Wednesday, 29 April 2009

Virtual Anatomy: Stan Brakhage 'Mothlight'

Still thinking of a way to present my information. I keep getting drawn back to this film, I like the organic/fleshy qualities it has.

2 comments:

tutorphil said...

Hi Tom, just posting my email response to you - but this Stan Brakhage idea is certainly on the right track...

Hi Tom,

In regards to the pre-viz for tuesday, if you manage to evoke your concept effectively, I'm sure your audience won't notice any omissions... when I think about your establishing shots, my head keeps showing me the Marvel comics film sequences that preface the various movie adaptations - that quick succession of flat images that creates a spatial effect; if you think about creating diagrammatic anatomical imagery on a solid black background - using the colours associated with your anatomical world - the lines of the diagrams will appear to float spatially as you fade from one image to the next; if you put a continuous pan on the sequence, the audience will appear to pass through the membrane-like aesthetic,, and then, if your opening cg sequence begins with a pan at the same speed, the sequences should link nicely... okay, I realise all of this is horribly abstract as written; can I suggest that you create a series of graphical images of the body; imagine you are zooming towards the diagram of the human body, then through it; look at cross-sections of the various strata of human anatomy; the skin cells, then the fat, then the veins etc - all depicted on black backgrounds as wonderfully linear 'artworks' - once you've created a series of them, take them into Premiere and cross-fade between each image at a smooth duration; you want to suggest that each strata is melting away to reveal the next level down; once you've created this sequence of cross-faded imagery, export it as a movie-clip, then import it back into the timeline, and add a pan to the entire sequence, so that the camera appears to push into the cross-fading imagery... it should create an effect similar to travelling through the 'upper atmosphere' of the body, before arriving at the landscape (inside) - knock up a few quick sketches, nothing fancy, and test the theory; you need to be careful with pans, because they can cause images to pixelate horribly; you might want to put pans on each image, then cross-fade them together, then export, then import, and then add a new pan to the already panning sequence - might be interesting; let me know how you get on; you could certainly create a semblance of the effect for the tuesday session, but we can talk final cut pro after tuesday if you're still dissatisifed. Speak to you soon. P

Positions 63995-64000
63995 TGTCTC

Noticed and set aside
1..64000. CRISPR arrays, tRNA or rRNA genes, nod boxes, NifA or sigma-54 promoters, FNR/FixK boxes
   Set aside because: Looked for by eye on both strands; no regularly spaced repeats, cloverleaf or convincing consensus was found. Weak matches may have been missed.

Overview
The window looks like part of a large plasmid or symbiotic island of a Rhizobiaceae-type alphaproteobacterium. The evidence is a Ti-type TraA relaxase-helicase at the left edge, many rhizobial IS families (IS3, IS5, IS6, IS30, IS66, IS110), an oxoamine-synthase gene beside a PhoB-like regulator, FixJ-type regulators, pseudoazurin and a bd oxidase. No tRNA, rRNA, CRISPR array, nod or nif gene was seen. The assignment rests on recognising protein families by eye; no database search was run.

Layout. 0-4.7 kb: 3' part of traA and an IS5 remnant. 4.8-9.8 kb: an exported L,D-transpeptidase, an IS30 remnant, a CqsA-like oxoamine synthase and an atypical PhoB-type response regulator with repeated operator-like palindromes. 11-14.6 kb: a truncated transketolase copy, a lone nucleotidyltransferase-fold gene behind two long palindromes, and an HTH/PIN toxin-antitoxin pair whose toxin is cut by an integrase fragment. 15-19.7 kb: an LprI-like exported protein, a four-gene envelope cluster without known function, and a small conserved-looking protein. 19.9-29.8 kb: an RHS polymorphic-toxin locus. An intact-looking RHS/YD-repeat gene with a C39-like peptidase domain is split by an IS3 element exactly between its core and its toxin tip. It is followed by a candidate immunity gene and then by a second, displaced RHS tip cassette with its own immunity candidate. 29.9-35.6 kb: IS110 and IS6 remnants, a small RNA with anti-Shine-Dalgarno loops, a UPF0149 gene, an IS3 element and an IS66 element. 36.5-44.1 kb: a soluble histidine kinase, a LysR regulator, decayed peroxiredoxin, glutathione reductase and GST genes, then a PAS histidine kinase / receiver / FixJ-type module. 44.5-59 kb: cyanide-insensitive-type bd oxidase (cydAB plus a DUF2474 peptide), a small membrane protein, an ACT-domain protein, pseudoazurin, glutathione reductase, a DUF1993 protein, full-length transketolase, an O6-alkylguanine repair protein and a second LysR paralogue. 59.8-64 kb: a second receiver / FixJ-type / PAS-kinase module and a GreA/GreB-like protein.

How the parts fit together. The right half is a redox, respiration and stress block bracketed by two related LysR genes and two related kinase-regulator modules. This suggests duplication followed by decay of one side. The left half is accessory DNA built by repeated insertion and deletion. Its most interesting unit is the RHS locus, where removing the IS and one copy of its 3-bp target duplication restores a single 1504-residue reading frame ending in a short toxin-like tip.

tutorphil said...

Hi Tom - I've been thinking about your 2d fly-through problem, and I think I've been thinking too much through my 'Final Cut Pro' prism; in Maya, using a series of anatomical diagrams on planes, you could pass an actual camera through the images, animating the transparency and focus-blur of each image plane as the camera moves through it... I've had a conversation with Alan about it, and he'll talk with you about the various approaches when he sees you in class on Friday; as far as creating a pre-viz version of the opening scene, you might still try a series of cross-fades and pans as suggested earlier, but creating the effect in Maya (or After Effects) would seem to be easier, in that instead of 'faking' the descent in post-production, you actually produce the effect 'in camera'... I'll post this on your blog for your reference; let me know how you get on. P